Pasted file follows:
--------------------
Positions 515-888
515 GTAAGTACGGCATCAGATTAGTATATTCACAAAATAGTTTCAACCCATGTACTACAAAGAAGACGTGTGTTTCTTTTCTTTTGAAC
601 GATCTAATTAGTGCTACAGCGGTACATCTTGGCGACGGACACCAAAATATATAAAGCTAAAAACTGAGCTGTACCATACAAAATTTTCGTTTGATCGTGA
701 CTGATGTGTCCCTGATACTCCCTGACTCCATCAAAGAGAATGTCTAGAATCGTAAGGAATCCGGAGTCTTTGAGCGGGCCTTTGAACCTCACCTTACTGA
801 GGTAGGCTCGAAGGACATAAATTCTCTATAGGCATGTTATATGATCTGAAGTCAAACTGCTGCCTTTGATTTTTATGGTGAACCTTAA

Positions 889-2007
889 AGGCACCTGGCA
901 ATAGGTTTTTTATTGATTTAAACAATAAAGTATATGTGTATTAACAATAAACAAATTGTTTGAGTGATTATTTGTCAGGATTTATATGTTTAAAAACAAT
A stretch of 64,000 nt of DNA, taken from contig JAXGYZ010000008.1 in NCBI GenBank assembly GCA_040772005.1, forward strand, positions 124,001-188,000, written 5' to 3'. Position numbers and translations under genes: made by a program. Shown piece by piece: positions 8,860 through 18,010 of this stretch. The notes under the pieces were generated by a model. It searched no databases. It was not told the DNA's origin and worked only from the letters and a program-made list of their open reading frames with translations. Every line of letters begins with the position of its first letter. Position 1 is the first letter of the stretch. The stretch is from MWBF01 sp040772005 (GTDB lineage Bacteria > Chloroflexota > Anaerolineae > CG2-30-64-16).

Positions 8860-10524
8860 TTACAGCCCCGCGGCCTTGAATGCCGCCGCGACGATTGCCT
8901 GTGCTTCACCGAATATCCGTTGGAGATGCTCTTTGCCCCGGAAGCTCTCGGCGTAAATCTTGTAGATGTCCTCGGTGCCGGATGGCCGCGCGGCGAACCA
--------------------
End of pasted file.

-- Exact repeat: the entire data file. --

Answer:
Positions 515-888
515 GTAAGTACGGCATCAGATTAGTATATTCACAAAATAGTTTCAACCCATGTACTACAAAGAAGACGTGTGTTTCTTTTCTTTTGAAC
601 GATCTAATTAGTGCTACAGCGGTACATCTTGGCGACGGACACCAAAATATATAAAGCTAAAAACTGAGCTGTACCATACAAAATTTTCGTTTGATCGTGA
701 CTGATGTGTCCCTGATACTCCCTGACTCCATCAAAGAGAATGTCTAGAATCGTAAGGAATCCGGAGTCTTTGAGCGGGCCTTTGAACCTCACCTTACTGA
801 GGTAGGCTCGAAGGACATAAATTCTCTATAGGCATGTTATATGATCTGAAGTCAAACTGCTGCCTTTGATTTTTATGGTGAACCTTAA

Positions 889-2007
889 AGGCACCTGGCA
901 ATAGGTTTTTTATTGATTTAAACAATAAAGTATATGTGTATTAACAATAAACAAATTGTTTGAGTGATTATTTGTCAGGATTTATATGTTTAAAAACAAT
A stretch of 64,000 nt of DNA, taken from contig JAXGYZ010000008.1 in NCBI GenBank assembly GCA_040772005.1, forward strand, positions 124,001-188,000, written 5' to 3'. Position numbers and translations under genes: made by a program. Shown piece by piece: positions 8,860 through 18,010 of this stretch. The notes under the pieces were generated by a model. It searched no databases. It was not told the DNA's origin and worked only from the letters and a program-made list of their open reading frames with translations. Every line of letters begins with the position of its first letter. Position 1 is the first letter of the stretch. The stretch is from MWBF01 sp040772005 (GTDB lineage Bacteria > Chloroflexota > Anaerolineae > CG2-30-64-16).

Positions 8860-10524
8860 TTACAGCCCCGCGGCCTTGAATGCCGCCGCGACGATTGCCT
8901 GTGCTTCACCGAATATCCGTTGGAGATGCTCTTTGCCCCGGAAGCTCTCGGCGTAAATCTTGTAGATGTCCTCGGTGCCGGATGGCCGCGCGGCGAACCA